But, making lots of money has never been the secret desire of such esthetic saboteurs. Rather, It has been to kill Romanticism and to kill the best in men.
Post-Connery, perhaps the only memorable facets of the movies are many of the theme songs.
The low point in the whole series was when the pipe-smoking “M,” of the Royal Navy, Bond’s boss at MI6 or the SIS (Secret Intelligence Service), was replaced by a bitchy Judi Dench. But I had long stopped watching the Bond films.
Patrick McGoohan as John Drake in Secret Agent/Danger Man was arguably brighter than Connery’s Bond, but no less ruthless, lethal and indefatigable in his pursuit of villains. Urbane, articulate, a good dresser without being ostentatious or bogusly showy (as most of the post-Connery Bonds were), and possessed of an intelligence one can see at work in his expressions, John Drake was my favorite TV man of action.
That persona was automatically carried over into McGoohan’s subsequent hit series, The Prisoner, when a nameless British secret agent resigns, is kidnapped and taken to “The Village,” where he is given a name, “No. 6.,” although McGoohan and the show’s producers deny that it was supposed to be John Drake. The series was intriguing and ingenious in many respects as one watched No. 6 outwit his captors and his attempts to escape. It was only in the last few of the seventeen episodes that the story began to fall apart and ended bizarrely and inconclusively.
The opening credits of The Prisoner by Ron Grainer however, married to their story-telling visuals, are fabulous, as they serve to suggest how every hero ought to be introduced, as he ought to be introduced.
My next favorite TV action series was The Avengers, with Patrick Macnee and Diana Rigg. This was the second and best version of the series; the first version with MacNee and Honor Blackman was never aired in the U.S. not to my knowledge. It was witty, often humorous without being self-deprecatory, and I developed a lasting crush on Diana Rigg, the svelte and swift Mrs. Emma Peel. The badinage between Macnee as John Steed, the nattily dressed secret agent armed with a bowler and an umbrella that wasn’t much used to deflect rain, and Mrs. Peel was entertaining as they foiled the plots of various wacky and deranged villains.
The production in the U.S. of such series was largely disappointing. The filming of several of Donald Hamilton’s engrossing Matt Helm novels did not even bother introducing the hero straight up; it starred Dean Martin and was a farce from first film to the last. Gimmicks and gadgetry and snorts full of laughter.
There are a few other TV series and movies that I could discuss here – and I may make them a subject in a future column – but I think I’ve made my point.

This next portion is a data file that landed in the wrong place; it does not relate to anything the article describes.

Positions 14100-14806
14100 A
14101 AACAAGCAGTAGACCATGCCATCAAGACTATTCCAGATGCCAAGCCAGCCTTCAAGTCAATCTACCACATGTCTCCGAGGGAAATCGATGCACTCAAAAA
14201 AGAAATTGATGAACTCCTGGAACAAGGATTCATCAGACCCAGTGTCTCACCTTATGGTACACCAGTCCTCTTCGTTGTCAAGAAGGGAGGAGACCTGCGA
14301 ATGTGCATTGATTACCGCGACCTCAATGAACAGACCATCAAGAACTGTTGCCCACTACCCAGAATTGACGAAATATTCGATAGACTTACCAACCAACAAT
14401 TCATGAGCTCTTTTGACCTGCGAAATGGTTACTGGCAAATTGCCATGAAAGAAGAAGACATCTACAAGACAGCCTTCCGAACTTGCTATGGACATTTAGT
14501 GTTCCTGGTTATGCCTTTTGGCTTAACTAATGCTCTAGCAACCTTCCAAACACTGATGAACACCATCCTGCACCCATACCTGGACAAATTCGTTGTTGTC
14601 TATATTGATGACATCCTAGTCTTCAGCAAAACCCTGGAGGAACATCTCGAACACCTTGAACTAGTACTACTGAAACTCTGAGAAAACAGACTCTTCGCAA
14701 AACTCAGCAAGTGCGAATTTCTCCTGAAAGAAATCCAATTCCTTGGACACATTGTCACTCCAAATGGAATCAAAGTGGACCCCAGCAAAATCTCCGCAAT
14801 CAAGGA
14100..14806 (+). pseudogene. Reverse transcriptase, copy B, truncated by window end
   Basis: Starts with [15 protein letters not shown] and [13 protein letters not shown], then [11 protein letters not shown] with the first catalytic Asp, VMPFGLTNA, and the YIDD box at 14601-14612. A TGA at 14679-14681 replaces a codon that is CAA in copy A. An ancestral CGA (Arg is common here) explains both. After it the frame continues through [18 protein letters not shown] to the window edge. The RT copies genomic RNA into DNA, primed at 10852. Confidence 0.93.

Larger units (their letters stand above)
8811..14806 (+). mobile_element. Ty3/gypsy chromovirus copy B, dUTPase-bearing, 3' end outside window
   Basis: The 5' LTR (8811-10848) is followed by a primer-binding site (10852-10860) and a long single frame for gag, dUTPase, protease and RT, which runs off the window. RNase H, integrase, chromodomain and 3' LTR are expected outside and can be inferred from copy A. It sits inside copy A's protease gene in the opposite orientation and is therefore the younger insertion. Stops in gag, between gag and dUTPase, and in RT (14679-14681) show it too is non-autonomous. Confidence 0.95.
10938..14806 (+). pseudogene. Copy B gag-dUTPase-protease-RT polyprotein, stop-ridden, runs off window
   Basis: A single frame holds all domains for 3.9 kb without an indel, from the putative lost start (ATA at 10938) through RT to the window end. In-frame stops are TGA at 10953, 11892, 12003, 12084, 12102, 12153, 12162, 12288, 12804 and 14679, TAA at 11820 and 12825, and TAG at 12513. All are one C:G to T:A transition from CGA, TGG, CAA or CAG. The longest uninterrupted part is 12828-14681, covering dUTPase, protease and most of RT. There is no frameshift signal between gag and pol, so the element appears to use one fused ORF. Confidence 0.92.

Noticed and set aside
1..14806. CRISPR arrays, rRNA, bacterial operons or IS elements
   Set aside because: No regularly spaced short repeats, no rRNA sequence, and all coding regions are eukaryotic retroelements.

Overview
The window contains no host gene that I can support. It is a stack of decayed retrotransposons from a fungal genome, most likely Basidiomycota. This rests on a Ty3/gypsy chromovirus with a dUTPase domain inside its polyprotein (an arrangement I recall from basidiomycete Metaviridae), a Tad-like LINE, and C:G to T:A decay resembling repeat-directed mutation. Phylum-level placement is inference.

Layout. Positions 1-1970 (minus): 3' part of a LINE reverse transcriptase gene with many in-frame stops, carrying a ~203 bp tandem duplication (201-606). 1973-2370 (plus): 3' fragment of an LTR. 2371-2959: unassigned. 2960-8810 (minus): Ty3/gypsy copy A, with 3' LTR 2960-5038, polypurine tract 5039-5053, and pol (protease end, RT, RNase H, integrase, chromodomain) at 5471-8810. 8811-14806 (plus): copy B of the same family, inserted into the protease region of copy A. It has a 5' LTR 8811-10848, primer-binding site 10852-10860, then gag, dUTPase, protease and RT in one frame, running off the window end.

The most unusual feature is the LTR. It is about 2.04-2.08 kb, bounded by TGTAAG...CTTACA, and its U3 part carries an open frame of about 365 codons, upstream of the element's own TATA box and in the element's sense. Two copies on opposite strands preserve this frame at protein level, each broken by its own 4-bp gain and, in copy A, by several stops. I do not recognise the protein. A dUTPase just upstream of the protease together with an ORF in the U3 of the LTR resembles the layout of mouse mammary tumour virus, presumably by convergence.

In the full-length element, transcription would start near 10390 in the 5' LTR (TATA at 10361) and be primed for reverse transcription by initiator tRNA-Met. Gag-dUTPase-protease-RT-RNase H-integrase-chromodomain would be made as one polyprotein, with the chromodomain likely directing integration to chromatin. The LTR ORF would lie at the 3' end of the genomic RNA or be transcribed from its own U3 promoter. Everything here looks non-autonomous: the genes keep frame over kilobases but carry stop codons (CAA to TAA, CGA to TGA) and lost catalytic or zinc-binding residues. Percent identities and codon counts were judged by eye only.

Today’s “heroes” aren’t heroes at all. They’re creatures of neurosis and victimhood or they’re so bland that one wonders why their creators thought they deserved to have any serious conflicts.
They’ve been emasculated of any integrity moral certainty or certitude. Their values are commonplace if not bizarre. They are basically helpless existential eunuchs, incapable of idealism, powerless to pursue values, or corrupted by institutionalized pragmatism. They are what the killers of man’s spirit wish their victims to become.
It’s that, or they’re “super heroes” with mystical or extraordinary powers based on comic book characters, often burdened with the same internal doubts and ethical conflicts as the more “realistic,” Naturalistic ones.
Now, when I was very young I was a devotee of the Mighty Mouse cartoons on TV, and also of Superman with George Reeves. But as I grew into adolescence and adulthood, my stock of knowledge also grew, as did my need for more “realistic” heroes and heroines. This is not to say that Superman and Mighty Mouse declined as values; they were replaced with heroes who were fundamentally linked to my struggles and existence in the real world.
So I discovered Cyrano de Bergerac, and Howard Roark, and John Galt. And a handful of others.
The extraordinary powers of Batman, Superman, Wonder Woman et al. cannot help anyone pass moral judgments on Barack Obama or even understand how one has been abused by the esthetic pedophiles in today’s cultural establishment.
My own philosophy of literature from the first novel I ever wrote – in case anyone familiar with my work has had any doubts about its purpose – can be paraphrased in Bond’s words to Professor Dent in Dr. No:
“That’s Bootleg Romanticism and grungy Naturalism, and you’ve had your six.”